Bridging the Gap Between Professional Historians and K-12 Teachers and Students. Offering teachers in Texas and nationwide the professional training that they need to bring history to life more information
Students as Historians. Transforming students from passive learners into active researchers who actually do history more information
Innovation in Instruction. Using new technologies to better connect students and faculty and enhance student learning more information
Educational Outreach. Reaching out to students who would otherwise be unable to attend college and promoting lifelong learning among the general public more information
Multicultural and cross-disciplinary perspectives on the histories & peoples of the Americas.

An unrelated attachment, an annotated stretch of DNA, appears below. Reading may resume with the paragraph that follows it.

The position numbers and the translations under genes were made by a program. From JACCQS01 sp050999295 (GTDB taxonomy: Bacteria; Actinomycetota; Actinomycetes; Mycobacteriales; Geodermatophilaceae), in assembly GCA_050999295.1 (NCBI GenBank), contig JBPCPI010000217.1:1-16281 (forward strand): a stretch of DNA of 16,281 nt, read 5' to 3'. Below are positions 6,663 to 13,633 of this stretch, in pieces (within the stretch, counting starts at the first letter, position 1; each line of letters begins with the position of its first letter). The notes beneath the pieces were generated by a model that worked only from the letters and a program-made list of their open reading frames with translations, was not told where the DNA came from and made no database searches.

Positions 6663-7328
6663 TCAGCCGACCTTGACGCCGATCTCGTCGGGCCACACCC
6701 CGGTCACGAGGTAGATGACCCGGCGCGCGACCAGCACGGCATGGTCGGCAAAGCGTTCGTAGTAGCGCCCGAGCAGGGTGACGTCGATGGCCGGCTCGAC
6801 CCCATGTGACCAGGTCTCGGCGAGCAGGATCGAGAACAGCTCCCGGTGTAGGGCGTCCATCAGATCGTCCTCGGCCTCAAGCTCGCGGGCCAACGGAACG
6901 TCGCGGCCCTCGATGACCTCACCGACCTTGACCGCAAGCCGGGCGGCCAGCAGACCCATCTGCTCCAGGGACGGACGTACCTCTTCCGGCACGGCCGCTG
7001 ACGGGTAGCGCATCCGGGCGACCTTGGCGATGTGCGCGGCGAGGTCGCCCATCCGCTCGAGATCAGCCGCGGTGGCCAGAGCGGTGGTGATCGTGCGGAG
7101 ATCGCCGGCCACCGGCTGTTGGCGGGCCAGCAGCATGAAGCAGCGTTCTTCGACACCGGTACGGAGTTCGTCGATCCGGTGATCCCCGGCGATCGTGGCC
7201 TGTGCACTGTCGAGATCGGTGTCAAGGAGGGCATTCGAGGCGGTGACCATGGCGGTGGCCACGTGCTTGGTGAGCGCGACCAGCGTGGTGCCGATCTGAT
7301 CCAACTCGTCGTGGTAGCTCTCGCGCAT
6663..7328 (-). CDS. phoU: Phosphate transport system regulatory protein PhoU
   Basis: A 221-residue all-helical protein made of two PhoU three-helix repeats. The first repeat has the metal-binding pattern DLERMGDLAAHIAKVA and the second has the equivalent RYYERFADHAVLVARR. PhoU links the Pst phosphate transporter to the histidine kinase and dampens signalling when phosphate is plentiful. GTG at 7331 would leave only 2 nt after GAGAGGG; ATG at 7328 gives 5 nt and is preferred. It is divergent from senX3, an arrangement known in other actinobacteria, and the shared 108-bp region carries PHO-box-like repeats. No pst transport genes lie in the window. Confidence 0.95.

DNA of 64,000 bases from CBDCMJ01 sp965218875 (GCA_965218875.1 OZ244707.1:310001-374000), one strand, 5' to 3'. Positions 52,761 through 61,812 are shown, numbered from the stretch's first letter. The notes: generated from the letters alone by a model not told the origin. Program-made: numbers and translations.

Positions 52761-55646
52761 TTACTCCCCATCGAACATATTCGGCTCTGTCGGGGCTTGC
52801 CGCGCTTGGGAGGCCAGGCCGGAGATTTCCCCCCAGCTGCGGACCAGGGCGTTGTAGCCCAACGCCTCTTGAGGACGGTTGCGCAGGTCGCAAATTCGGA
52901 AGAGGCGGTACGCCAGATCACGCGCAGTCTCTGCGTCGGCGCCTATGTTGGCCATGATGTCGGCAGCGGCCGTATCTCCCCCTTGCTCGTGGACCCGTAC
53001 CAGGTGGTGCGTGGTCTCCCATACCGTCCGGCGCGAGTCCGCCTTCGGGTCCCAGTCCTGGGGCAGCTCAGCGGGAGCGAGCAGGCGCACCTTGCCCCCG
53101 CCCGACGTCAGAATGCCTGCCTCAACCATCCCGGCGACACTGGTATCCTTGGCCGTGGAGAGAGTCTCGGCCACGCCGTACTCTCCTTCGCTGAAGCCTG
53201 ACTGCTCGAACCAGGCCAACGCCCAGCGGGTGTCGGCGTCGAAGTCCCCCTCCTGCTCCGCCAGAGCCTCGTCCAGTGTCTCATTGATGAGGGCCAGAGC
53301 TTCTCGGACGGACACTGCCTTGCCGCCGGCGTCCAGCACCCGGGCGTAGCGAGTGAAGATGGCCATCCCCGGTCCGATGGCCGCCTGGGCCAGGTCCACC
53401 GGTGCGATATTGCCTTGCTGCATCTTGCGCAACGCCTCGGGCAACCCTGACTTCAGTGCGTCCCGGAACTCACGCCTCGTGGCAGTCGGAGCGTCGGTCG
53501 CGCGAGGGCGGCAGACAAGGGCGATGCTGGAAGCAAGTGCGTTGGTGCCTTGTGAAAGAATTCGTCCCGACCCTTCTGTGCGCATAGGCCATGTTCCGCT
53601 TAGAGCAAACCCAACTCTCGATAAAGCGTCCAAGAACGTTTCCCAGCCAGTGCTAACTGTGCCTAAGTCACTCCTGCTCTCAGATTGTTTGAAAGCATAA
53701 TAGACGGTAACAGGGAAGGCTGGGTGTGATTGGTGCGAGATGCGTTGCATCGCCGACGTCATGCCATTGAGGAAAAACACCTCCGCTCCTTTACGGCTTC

Council on Contemporary Families
Researchers and clinicians dedicated to elevating the national conversation on America's diverse families.
An international consortium of scholars who use new technologies to enhance teaching and research.
A scholarly discussion list on slavery, the slave trade, abolition, and emancipation.
The Project for the Active Teaching of History offers teacher seminars, lectures, and workshops.
African American Voices America and its Peoples Boisterous Sea of Liberty Critical Issues in American History Domestic Revolutions History of US: Sourcebook Hollywood's America Huck's Raft Mexican American Voices Moralists & Modernizers Native American Voices The Prime of Life A Prison of Expectations Problem of Evil
BLOGS Higher Ed Gamma, Inside Higher Ed The Prime of Life, Psychology Today
TEACHING American History Through Film